It is already that time again- that time where Lauren sums up her college experience because another benchmark has come and gone, this time the most important benchmark of all- the tipping of the scale between semesters- final exam week and all that comes with it.

I am going home. In two and a half days I will see my beloved Arizona for the first time since I left on August 21st. It has been four months, but in some ways it has felt like four year, four decades, even four centuries. I am so ready for Christmas. I switched the music in my dorm room over from Passenger’s new album to my favorite Christmas CD, a compilation of songs sung by a local church choir and given to my mom and me by a family friend. I have placed sugar cookie scented wax in my scent warmer and hot chocolate is never too far from my hands. My favorite time of year is October through February and all of the wonderful winter things that come with that time, and this year the most wonderful of those winter things is that I am finally able to go HOME.

Well, I usually post based on quotes, and this time it’s the wonderful Neil Gaiman who will be lending the words by which I will organize my thoughts.

“I hope that in this year to come, you make mistakes. Because if you are making mistakes, then you are making new things, trying new things, learning, living, pushing yourself, changing yourself, changing your world. You’re doing things you’ve never done before, and more importantly, you’re Doing Something. So that’s my wish for you, and all of us, and my wish for myself. Make New Mistakes. Make glorious, amazing mistakes. Make mistakes nobody’s ever made before. Don’t freeze, don’t stop, don’t worry that it isn’t good enough, or it isn’t perfect, whatever it is: art, or love, or work or family or life. Whatever it is you’re scared of doing, Do it. Make your mistakes, next year and forever.” Neil Gaiman’s New Year Wish for 2012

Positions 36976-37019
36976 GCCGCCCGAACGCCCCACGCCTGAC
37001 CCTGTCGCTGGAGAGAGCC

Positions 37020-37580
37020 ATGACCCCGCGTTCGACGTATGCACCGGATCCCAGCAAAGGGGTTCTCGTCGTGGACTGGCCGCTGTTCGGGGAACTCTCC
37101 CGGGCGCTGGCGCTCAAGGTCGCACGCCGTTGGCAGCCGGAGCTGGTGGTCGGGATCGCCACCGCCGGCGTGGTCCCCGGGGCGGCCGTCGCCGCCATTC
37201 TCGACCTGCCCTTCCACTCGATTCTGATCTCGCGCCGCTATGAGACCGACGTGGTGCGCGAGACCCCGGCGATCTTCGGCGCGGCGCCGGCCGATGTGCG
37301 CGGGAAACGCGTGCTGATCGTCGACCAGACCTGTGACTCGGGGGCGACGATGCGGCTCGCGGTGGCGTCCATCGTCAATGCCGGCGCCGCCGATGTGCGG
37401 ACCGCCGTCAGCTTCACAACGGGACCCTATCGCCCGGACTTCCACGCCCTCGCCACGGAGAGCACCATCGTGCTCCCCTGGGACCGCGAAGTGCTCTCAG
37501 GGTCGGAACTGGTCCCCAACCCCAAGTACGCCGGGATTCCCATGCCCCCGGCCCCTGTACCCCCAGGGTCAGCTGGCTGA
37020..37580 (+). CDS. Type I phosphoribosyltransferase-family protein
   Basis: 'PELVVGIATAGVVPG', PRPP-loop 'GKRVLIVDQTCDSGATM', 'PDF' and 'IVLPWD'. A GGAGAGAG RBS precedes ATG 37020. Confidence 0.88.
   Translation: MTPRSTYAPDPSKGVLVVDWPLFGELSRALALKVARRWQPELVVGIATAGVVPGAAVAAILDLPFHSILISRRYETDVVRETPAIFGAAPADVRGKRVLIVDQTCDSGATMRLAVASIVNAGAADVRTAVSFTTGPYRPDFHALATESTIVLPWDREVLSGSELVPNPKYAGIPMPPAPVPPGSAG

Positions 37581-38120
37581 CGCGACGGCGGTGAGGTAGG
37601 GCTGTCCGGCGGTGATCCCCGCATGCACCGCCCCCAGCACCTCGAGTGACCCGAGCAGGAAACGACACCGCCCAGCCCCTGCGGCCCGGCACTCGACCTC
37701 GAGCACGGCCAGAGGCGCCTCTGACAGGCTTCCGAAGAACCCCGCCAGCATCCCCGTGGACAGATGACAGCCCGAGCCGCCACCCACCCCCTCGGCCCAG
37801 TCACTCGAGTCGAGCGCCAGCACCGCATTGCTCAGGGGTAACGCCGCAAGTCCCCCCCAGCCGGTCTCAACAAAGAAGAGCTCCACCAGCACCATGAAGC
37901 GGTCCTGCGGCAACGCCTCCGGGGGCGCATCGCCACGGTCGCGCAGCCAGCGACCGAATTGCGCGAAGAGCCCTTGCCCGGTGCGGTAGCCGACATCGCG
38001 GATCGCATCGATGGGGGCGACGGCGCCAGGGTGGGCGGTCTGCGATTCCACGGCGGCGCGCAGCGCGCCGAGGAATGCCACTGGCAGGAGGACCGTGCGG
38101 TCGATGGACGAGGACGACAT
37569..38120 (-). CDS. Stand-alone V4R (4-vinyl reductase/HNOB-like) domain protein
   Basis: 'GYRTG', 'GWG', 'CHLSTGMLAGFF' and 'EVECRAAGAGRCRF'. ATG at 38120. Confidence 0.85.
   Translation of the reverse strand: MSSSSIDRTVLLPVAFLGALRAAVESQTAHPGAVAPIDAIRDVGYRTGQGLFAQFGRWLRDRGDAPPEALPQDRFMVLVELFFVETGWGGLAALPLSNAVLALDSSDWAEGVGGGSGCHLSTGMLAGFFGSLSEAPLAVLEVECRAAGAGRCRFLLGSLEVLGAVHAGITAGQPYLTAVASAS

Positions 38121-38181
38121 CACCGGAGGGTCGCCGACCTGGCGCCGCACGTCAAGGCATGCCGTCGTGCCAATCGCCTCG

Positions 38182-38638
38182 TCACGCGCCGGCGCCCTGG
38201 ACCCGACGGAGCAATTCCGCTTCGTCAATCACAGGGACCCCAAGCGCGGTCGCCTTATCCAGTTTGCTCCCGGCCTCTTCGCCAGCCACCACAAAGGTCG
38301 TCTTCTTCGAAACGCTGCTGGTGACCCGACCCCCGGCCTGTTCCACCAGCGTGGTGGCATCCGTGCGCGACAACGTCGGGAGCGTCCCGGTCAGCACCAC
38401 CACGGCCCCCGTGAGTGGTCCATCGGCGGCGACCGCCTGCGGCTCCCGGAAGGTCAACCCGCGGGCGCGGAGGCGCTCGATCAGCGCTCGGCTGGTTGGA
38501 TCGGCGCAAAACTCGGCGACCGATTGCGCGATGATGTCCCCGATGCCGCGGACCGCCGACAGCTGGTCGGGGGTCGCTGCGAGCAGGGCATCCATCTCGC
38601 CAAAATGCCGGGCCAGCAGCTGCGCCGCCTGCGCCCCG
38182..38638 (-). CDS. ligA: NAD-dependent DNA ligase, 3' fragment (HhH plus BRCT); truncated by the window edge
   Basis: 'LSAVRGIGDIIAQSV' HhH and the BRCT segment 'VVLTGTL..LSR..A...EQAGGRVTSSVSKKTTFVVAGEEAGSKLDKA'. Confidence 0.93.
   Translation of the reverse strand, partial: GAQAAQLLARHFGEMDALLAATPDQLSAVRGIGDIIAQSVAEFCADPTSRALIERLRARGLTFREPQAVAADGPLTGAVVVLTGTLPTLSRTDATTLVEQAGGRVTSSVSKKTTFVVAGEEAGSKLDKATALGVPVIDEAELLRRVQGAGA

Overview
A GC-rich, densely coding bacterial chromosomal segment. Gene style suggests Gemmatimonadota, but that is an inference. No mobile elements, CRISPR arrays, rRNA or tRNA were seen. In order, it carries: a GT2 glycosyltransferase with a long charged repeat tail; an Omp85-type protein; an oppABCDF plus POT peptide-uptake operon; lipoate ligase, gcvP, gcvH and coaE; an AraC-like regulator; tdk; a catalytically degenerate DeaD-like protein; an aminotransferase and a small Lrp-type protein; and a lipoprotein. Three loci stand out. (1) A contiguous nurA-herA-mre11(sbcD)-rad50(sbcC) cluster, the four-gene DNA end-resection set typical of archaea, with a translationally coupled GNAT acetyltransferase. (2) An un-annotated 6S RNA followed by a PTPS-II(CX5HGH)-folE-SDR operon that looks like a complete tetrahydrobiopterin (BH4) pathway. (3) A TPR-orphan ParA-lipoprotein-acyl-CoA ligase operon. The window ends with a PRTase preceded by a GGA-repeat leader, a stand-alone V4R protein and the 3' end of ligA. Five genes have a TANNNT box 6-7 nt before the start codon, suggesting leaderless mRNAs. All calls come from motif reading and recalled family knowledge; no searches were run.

So here’s to my mistakes and what I have learned from them.

Art:

I have been blessed. I attend Furman University, and my only responsibility is to be an artist. At the close of the semester, I have had the opportunity to originate a role in a world priemere play, I have been published on my writing professor’s education blog as a guest writer, as a peer with a fresh perspective, I have rehearsed original, unarranged music with the most fantastic symphonic band I have ever had the pleasure to be a part of, I have made solid copper from Aluminum filings and a strange blue liquid. I have created change, I have created images, I have created every day I have been here. And I have done so much of it wrong. I haven’t practiced enough, I haven’t delved deep enough into my characters, I haven’t revised as many times as I should have, and my measurements could be more precise. But I have learned from what I have created and I have been given the singular opportunity to continue to creating. I urge every one of you to experience the joy and passion that comes from creating your own art. It is truly the most beautiful thing.